https://www.sott.net/article/275524-Why-HTTPS-and-SSL-are-not-as-secure-as-you-think
----------------------------
Some searches will show there are more,...in a nut shell "https" does not make anything more secure,... a server or website , forum can be hacked, scraped, etc, and all the data, "stolen", even when they are using https,.......so what is the point ?
I suppose though, if it gives the forums members a false sense of security, and
keeps them happy, well, then we need https,. sort of like a "pacifier",......
Then we will have the other,
"unhappy members" complaining, "Hey why can't I access, it says the date is wrong",
or the "certificate expired", etc..... Oh,... no that won't be a problem, they won't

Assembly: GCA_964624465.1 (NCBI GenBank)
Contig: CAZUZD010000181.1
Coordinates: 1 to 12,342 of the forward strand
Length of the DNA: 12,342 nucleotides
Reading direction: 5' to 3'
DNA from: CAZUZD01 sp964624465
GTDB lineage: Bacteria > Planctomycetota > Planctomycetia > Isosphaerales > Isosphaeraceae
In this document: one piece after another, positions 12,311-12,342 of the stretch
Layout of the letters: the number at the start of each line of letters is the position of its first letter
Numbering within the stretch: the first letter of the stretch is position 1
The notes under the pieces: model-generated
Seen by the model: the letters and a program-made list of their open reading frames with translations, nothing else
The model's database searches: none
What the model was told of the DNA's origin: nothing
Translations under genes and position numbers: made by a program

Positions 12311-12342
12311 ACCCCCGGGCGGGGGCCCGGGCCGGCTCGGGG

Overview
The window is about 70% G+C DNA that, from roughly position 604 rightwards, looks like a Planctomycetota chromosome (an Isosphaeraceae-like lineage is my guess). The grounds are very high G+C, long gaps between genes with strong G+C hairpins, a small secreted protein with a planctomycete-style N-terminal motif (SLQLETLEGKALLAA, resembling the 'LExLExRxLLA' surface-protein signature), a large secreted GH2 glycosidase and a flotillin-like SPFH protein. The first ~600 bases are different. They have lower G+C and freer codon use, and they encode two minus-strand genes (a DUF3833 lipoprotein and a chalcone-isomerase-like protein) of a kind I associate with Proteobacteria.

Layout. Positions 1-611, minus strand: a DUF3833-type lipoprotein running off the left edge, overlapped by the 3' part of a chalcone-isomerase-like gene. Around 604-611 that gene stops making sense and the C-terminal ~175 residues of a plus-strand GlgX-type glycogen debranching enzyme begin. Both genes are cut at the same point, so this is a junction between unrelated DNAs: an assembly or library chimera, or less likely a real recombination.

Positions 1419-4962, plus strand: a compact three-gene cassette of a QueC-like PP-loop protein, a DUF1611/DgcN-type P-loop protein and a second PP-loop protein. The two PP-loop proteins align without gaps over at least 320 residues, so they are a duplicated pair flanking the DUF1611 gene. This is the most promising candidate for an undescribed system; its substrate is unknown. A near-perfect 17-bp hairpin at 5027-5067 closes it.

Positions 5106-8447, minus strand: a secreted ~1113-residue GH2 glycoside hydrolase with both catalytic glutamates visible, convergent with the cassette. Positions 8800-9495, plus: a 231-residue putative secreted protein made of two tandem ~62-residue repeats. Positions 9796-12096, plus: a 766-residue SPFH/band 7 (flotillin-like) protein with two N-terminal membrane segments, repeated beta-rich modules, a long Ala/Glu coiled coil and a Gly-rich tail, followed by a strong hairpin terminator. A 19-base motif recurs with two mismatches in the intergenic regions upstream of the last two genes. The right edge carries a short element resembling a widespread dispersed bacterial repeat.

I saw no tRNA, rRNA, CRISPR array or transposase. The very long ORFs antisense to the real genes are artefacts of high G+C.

be able to access the forum,...so we won't get any complaints from them.
The forum is working quite well, like it is. If it isn't broken, maybe it is best to
not try to fix it.
Last edited by GarryRicketson on 2016-11-26 15:44, edited 1 time in total.
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Re: Why not even a self-signed HTTPS certificate?

Postby kedaha » 2016-11-26 07:46

Unlike self-issued certificates —which, for reasons described by GarryRicketson, admittedly can be a bit of a pain—I've had no issues with https certificates for my domains after installing the Debian packages for letsencrypt on my server which runs apache2. And I was able to set it up in no time at all.
I take the view that —on principle— logins and passwords should under no circumstances be sent unencrypted over the 'net so as far as I'm concerned, the absence of https for these forums goes against the grain.